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PHARMACEUTICAL TECHNOLOGY- II

Procedure:
Thickness: Measure the thickness of individual tablets may be measured with a micrometer or other suitable instrument, which permits accurate measurements and provides information of the variation between tablets. Tablet thickness should be controlled within a 5% variation of a standard value. Weight variation: Take 10 tablets, weight them individually and find their average weight. Compare the individual weight to the average. The tablets meet the test if not more than 2 tablets are out side the % limit and if no tablet differs by more than 2 times of the % limit given in table 1. Hardness: Place the tablet between the jaws of Monsanto hardness tester and apply the force diametrically, taking into account, where applicable, the shape, the break-mark and the inscription; for each measurement orient the tablet in the same way with respect to the direction of application of the force. Carry out the measurement on 10 tablets, taking care that all fragments of tablets have been removed before each determination. Express the results as the mean, minimum and maximum values of the forces measured, all expressed in newtons. Friability: For tablets with a unit mass equal to or less than 650 mg, take a sample of whole tablets corresponding as near as possible to 6.5 g. For tablets with a unit mass of more than 650 mg, take a sample of 10 whole tablets. The tablets are carefully dedusted prior to testing. Accurately weigh the tablet sample, and place the tablets in the drum. Rotate the drum 100 times, and remove the tablets. Remove any loose dust from the tablets as before, and accurately weigh. Conventional compressed tablets that lose less than 0.5 1.0% of their weight are generally considered acceptable. Disintegration: Place 1 dosage unit in each of the 6 tubes of the basket and, if prescribed, add a disc. Operate the apparatus using the specified medium, maintained at 37 2 C, as the immersion fluid. At the end of the specified time, lift the basket from the fluid and observe the dosage units: all of the dosage units have disintegrated completely. If 1 or 2 dosage units fail to disintegrate, repeat the test on 12 additional dosage units. The requirements of the test are met if not less than 16 of the 18 dosage units tested have disintegrated.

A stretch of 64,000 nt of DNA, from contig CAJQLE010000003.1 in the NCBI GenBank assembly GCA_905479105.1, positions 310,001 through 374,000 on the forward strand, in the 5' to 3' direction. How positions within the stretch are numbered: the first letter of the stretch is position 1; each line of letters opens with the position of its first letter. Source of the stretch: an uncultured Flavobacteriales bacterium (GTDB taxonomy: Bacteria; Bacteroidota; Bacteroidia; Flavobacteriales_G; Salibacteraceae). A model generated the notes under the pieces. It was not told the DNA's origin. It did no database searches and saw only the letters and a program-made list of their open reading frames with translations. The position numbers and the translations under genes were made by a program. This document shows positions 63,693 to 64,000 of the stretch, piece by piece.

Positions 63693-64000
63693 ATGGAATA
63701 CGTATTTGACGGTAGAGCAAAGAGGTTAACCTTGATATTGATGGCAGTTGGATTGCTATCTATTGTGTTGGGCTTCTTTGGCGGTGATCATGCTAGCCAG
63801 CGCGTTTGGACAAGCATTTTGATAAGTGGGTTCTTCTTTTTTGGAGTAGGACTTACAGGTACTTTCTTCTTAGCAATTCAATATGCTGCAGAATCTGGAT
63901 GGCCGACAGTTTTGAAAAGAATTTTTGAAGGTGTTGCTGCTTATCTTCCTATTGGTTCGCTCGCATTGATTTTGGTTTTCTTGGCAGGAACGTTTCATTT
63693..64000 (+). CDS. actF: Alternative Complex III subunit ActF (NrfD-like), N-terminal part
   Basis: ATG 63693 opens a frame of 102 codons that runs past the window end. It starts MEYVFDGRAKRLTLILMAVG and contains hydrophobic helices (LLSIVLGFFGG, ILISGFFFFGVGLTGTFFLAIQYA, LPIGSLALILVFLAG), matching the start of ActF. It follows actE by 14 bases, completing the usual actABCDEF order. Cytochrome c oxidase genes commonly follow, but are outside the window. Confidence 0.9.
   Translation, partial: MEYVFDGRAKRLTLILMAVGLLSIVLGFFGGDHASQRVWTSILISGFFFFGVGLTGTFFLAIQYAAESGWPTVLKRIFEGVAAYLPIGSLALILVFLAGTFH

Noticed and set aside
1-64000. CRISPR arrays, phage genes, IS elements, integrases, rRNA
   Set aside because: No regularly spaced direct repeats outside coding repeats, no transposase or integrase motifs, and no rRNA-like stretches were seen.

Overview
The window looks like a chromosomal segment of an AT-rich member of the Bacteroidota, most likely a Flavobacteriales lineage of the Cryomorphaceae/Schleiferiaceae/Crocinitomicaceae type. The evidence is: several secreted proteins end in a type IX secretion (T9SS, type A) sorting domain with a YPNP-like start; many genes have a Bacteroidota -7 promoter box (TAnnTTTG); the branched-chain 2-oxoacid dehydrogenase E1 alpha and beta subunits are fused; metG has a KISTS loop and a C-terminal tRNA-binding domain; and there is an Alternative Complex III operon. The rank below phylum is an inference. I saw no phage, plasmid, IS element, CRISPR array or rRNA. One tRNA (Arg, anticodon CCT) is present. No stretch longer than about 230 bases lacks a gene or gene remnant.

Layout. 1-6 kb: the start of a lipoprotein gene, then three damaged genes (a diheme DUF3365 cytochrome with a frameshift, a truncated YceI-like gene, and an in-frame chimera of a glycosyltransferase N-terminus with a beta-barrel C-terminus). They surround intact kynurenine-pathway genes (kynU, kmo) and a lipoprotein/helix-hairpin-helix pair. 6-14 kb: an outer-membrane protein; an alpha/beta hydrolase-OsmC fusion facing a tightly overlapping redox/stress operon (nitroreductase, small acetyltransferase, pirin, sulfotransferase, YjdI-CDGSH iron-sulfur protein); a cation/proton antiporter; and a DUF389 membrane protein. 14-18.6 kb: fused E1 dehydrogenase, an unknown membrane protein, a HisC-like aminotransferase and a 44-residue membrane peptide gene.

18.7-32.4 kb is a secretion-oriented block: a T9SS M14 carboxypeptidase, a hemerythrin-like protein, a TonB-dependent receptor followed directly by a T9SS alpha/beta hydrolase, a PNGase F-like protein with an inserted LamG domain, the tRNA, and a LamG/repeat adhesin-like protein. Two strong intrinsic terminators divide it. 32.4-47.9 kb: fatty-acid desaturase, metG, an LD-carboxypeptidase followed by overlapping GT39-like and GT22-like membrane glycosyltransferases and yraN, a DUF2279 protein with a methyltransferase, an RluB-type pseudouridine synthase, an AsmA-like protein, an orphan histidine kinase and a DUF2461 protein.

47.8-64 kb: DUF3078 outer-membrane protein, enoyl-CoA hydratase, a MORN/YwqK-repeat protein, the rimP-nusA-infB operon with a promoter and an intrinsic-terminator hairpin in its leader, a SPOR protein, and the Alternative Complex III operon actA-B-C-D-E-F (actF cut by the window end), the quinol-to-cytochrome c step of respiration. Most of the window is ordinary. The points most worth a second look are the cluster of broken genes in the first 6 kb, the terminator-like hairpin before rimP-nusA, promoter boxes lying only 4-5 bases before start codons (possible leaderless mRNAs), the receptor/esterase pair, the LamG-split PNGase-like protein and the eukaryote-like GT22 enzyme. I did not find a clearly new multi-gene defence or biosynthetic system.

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PHARMACEUTICAL TECHNOLOGY- II Observation & Calculation: Thickness Tablet no. 1 2 3 4 5 Average thickness = Weight variation: Thickness Tablet no. Weight 1 2 3 4 5 6 7 8 9 10 Average Weight = Hardness: Tablet no. 1 2 3 4 5 Average Hardness = Friability: Number of tablet: Weight of tablet before friability (Wo):
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Thickness

Thickness variation

% Thickness variation

Weight variation

% Weight variation

Hardness

PHARMACEUTICAL TECHNOLOGY- II Weight of tablet after friability (WF): Weight loses (Wo - WF): % Weight loses ((Wo - WF)/ Wo) * 100 = Disintegration: Disintegration time = Conclusion: